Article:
“Why do single girls get shafted at work?”

I saw this headline on the September 2013 UK edition of ‘Marie Claire’. Isn’t it great?

Unfortunately, I don’t have the answer. But, instead, I’m going to break down this headline to show why it’s so good.

#1: “Work” – if you look at the headlines on the covers of magazines like Marie Claire, Cosmo etc, you’ll realise there are certain hot buttons they keep hitting: relationships, sex, beauty, career, money…

These subjects aren’t chosen at random. They’re the issues their readers most care about. So the first good thing about this headline is that it’s about a subject their audience is obsessed with.

#2: “Single girls” – many of their readers are single girls. Those who aren’t, used to be, have friends and relatives that are… by saying “single girls”, they’re calling out their audience – saying, “Hey, this is for you!”

Also, by restricting the headline to be only about single girls, they’re telling the prospective reader that this isn’t another “women are treated as second class in the workplace” article. The specificity gives uniqueness to the headline.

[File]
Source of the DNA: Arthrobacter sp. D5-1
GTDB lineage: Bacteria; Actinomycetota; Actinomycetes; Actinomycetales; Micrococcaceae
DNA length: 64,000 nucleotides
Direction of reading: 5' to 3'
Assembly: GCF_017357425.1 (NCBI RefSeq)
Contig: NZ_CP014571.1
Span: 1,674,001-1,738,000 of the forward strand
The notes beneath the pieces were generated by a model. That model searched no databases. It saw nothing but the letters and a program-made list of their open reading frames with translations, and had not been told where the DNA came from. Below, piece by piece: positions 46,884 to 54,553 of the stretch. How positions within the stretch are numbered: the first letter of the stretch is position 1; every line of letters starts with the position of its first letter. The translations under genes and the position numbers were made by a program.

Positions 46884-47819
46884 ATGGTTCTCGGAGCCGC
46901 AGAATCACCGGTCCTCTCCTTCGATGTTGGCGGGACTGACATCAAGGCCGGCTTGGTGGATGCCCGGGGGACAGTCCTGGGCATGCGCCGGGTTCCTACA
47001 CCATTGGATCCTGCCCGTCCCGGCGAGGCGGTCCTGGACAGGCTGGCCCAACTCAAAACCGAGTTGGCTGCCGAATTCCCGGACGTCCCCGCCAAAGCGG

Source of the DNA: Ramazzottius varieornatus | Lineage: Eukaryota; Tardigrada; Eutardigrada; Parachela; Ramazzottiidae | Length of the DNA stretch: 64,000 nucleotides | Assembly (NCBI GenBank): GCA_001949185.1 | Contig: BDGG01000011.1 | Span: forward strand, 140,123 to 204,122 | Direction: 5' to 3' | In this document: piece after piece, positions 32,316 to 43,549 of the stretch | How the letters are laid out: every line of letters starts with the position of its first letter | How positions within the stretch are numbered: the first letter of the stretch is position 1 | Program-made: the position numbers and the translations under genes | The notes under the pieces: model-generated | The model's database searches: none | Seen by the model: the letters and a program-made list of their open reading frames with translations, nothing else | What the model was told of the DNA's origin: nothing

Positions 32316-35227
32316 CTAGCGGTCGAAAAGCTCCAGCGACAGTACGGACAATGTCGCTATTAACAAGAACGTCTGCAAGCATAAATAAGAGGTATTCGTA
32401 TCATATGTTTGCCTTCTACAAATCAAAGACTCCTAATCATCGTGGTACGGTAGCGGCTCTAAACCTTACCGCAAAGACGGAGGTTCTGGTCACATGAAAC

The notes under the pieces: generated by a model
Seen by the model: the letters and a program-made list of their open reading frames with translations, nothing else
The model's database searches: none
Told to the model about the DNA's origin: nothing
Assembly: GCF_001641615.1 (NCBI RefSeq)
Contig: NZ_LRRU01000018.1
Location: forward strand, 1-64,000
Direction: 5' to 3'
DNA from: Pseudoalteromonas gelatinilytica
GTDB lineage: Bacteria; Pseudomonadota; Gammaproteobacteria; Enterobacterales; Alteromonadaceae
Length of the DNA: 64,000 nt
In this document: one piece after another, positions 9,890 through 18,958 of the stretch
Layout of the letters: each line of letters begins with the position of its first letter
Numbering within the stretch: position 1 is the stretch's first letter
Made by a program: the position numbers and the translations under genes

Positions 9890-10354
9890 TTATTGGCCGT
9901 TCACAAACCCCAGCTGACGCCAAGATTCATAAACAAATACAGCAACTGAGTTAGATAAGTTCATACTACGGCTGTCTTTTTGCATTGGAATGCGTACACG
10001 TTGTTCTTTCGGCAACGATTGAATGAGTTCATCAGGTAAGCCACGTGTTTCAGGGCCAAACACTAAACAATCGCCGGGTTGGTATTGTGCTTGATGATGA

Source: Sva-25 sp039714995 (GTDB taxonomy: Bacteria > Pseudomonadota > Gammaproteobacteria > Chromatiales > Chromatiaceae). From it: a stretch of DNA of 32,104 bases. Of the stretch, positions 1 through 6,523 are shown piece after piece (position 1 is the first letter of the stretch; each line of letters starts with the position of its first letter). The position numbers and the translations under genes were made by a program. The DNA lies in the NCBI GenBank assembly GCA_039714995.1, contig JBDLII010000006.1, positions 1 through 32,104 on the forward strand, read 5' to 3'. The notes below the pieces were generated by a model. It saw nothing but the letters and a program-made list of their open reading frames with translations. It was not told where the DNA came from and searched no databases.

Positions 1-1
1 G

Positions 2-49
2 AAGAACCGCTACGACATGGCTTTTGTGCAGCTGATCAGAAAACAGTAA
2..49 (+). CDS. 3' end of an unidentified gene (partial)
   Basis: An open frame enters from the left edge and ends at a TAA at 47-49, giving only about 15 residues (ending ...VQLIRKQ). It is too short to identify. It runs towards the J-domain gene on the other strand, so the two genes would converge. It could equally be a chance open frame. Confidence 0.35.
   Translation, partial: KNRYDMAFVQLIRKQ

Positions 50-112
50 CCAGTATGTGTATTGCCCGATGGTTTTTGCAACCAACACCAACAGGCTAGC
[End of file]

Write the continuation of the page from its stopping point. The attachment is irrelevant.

#3: “Shafted” – this is a great verb for a number of reasons. Firstly, it has two meanings: one implies a sense of injustice, the other meaning is sexual. Because sex is one of the magazines ‘hot topics’, you don’t know if this is about careers or about sex in the workplace. This creates curiosity.

#4: “Why do” – the headline could have been “Do single girls get shafted at work?” or “Why single girls get shafted at work”. Neither of those headlines would have been as strong.

The first headline doesn’t have “why”. “Why” implies you’re going to find out the reasons – and, by extension, if you know the reasons, you might be able to do something about it.

Without “why” it could be a dry article showing statistics that merely confirm that single girls are being treated unfairly.

The latter headline leaves out the little word “do”. This might not seem like much, but that word does a lot in this headline. Firstly,  “Why single girls get shafted at work” almost implies they deserve it.

Secondly, “do” is a way of saying agreeing with the reader’s existing belief: “You think single women get treated unfairly at work? They do!”. 

This headline does so much work with just 8 words and 9 syllables. And it can be adapted for other purposes.

For example, for a PPC manager like me, “Why do small businesses get shafted by Google?”. (Could be about how Google treat big businesses differently in Adwords.)

How could you use this headline for your business?


Comments are closed.